General Platform-agnostic stuff

Yes Book View is really gone

We told everybody we were going to do it. It’s been discussed forever in the Sigil support forums at Mobileread, it was in the 0.9.14 release notes (the last version to support WYSIWYG editing), in the 0.9.15 beta version’s release notes, and in this very wiki. For those who don’t think they’ll be able to live without it, we created a new external application called PageEdit that can do many of the things that Book View could accomplish. But instead of being a part of Sigil, it’s an external application that can be launched via Sigil’s Open With feature, or by assigning it to Sigil’s new “External HTML Editor” button. Check out the PageEdit repo for its latest releases.

The decision to remove Book View (WYSIWYG editing) from Sigil is final. If PageEdit does not suit your needs for WYSIWYG editing, you’re more than welcome to continue using any older version of Sigil that still works the way you prefer. None of the previous downloads will be removed. So we’ve not taken anything from anyone, we’ve simply moved on.

Please do not create new issues in Sigil’s issue database bemoaning the loss of Book View/WYSIWYG. Those discussions have been over since June of 2019. All new issues trying to extend that discussion will be closed with a link to this Wiki article. (last updated on Feb 15, 2021)

Qt5.12.4 bug that affects Sigil

There’s a particularly nasty bug in the newly released Qt5.12.4 (and 5.13.1) that will affect Sigil (and probably other projects as well) across all 3 platforms. Floating dialogs that are closed with the title-bar ‘X’ button may crash the next time that particular dialog is re-opened. The new floating Inspector Widget in Sigil 0.9.15+ is a prime candidate. The official Sigil installer for Windows and MacOS won’t be using these versions so you should be OK unless you build your own Sigil on either of those platforms. If you do, don’t use Qt5.12.4 or Qt5.13.1. If your Linux distro has updated to either of these versions of Qt, you may may experience some crashing. We apologize for this. A questionable “fix” that wasn’t well tested should have never made into a Qt LTS version in the first place!

Sigil moving to QtWebEngine

Sigil 0.9.14 will mark the last version that uses QtWebKit, and will be the last version to support editing in BookView.

Soon after our upcoming Sigil 0.9.14 release we will release the QtWebEngine version of Sigil as a beta along side a beta of a new program called PageEdit that will do much of what BookView did via Sigil’s “Open-With” feature but will run on QtWebEngine.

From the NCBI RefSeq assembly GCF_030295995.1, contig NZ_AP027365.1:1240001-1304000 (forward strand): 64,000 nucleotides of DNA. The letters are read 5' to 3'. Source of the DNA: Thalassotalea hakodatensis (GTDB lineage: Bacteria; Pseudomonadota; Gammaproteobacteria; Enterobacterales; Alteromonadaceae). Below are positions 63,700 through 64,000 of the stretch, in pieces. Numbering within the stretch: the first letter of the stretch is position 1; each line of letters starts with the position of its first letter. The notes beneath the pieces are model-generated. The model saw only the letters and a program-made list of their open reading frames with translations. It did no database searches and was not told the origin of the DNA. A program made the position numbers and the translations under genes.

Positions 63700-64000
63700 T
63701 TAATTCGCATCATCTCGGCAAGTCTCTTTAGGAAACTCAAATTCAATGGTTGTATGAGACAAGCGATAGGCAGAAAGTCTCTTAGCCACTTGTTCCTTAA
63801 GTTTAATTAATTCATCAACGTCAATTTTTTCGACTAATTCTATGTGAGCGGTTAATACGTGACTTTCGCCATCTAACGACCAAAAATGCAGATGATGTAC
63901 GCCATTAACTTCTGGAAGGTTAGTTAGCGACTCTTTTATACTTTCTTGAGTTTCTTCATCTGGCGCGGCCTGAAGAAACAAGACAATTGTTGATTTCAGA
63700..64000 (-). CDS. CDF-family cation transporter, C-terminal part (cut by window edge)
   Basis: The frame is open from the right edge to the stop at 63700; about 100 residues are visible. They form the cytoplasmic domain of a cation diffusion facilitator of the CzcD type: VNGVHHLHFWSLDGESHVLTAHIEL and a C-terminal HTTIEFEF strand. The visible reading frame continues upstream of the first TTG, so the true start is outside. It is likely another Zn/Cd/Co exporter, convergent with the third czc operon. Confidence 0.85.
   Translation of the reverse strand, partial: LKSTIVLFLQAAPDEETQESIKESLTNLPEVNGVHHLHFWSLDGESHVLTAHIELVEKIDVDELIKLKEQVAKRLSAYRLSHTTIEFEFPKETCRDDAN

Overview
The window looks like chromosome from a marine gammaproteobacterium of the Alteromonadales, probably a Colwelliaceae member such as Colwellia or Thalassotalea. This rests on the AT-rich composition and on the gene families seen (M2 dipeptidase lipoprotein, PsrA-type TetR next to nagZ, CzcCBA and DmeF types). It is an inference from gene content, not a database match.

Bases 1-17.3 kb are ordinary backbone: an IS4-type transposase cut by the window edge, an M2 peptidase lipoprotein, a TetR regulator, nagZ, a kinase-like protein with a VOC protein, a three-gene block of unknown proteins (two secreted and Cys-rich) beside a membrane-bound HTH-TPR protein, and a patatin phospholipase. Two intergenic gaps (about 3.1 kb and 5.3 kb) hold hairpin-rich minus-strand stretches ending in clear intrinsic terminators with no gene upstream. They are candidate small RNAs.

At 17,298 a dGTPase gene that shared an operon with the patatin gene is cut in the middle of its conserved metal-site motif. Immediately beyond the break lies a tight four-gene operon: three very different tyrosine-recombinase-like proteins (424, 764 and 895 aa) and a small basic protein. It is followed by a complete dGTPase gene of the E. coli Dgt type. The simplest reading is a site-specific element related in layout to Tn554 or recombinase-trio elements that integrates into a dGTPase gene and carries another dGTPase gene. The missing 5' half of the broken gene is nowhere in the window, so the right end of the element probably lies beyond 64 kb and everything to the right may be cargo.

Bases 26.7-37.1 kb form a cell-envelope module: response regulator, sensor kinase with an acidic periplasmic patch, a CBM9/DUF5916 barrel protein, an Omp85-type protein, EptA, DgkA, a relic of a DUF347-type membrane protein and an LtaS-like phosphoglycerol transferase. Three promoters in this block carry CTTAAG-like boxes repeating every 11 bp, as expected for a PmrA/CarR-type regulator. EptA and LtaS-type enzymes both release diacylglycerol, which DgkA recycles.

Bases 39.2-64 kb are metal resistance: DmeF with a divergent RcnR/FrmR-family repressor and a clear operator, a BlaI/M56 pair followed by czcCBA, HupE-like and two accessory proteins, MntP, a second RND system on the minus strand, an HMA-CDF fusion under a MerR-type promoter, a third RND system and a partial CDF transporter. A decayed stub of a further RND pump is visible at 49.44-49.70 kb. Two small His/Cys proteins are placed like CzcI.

The official 32-bit Windows installer for Sigil will also be on the chopping block very, very soon (but will be included for the Sigil 0.9.14 release). We’re not going to be removing the ability for Sigil to be built as a 32-bit application on Windows, but we won’t be providing official 32-bit Windows installers after 0.9.14 (or maybe the next version after that) any more.

For Linux packagers, the current “master” branch of Sigil will be moved to a “webkit” branch while the development branch “engine” will become the new master. This will be taking place sometime after the Sigil 0.9.14 release. Please adjust accordingly.

If you’re here because…

Sigil v0.9.13 (or higher) is crashing, won’t run correctly, or won’t start at all, please see the below message. In short, your preference INI files from Sigil 0.9.11/12 are not compatible with Sigil 0.9.13+. If you have backups of your preferences from Sigil v0.9.10 or earlier, you can restore those. Otherwise … you need to delete Sigil’s preference INI files, let Sigil recreate default ones when it next starts, and then reconfigure your preferences from Sigil’s normal interface. We apologize for any inconvenience.

For those who don’t know where their preference files are; you can always get to them by clicking the “Open Preferences Location” button at the bottom of Sigil’s Preferences dialog (Edit->Preferences). If you can’t launch Sigil, however you can find them at:

Windows Directions
Linux Directions

The four INI files are what needs to be restored from Sigil-0.9.10 (or earlier) backups, or deleted if you don’t have backups. Any temporary lock files corresponding to those INI files should deleted regardless. You can also safely restore your plugins, plugin_prefs (and any dictionary) folders if you don’t want to reinstall/reconfigure them all. It’s only the INI files that are at issue here.

Versions 0.9.11 and 0.9.12 of Sigil are very buggy.

Please don’t use them. If you have good backups of your Sigil 0.9.10 (or earlier) preferences, roll back to Sigil 0.9.10 and restore your backed up preferences. If you don’t have backups of your Sigil 0.9.10 (or earlier) preferences, roll back to Sigil 0.9.10 anyway and recreate your preferences as best you can from within Sigil’s UI. Those preferences will be usable with Sigil v0.9.13 (and higher) when it is released.

Other Platform-agnostic Tips

When you fire up Sigil for the very first time:

  • navigate to the new General Preferences and select the default epub version you plan to work with (epub 2 or epub3) so that new empty ebooks start with the correct code.
  • if you plan to work with epub3 epubs, you should change your PreserveEntities setting to use ONLY NUMERIC entities. For example use   for non-breaking spaces and etc.
  • We strongly recommend enabling Mend On Open in your settings for best performance with Sigil.

Mac Tips and Troubleshooting

The latest version of Sigil requires macOS 10.12 or higher. macOS upgrades are available for free directly from Apple.

Need to Install ActiveState’s Active TCL

Per the recommendation of www.python.org (see https://www.python.org/download/mac/tcltk/), due to bugs and the age of Apple’s internal Tcl library, you should also download and install ActiveState’s ActiveTcl Community Edition. To get the latest bug fixes, Sigil-0.x.x’s embedded Python has been linked with the very latest version of Tcl 8.6.x.x

We may not redistribute this Package with Sigil due to ActiveState’s binary non-redistribution policy.

So please, if you have not already done so download and install this version of ActiveState’s Active Tcl Community Edition, until we get a chance to do our own build of Tcl from source for future releases. ActiveState is a primary contributor to www.python.org and a respected and trusted source for python and tcl/tk related binaries on both Windows and Mac.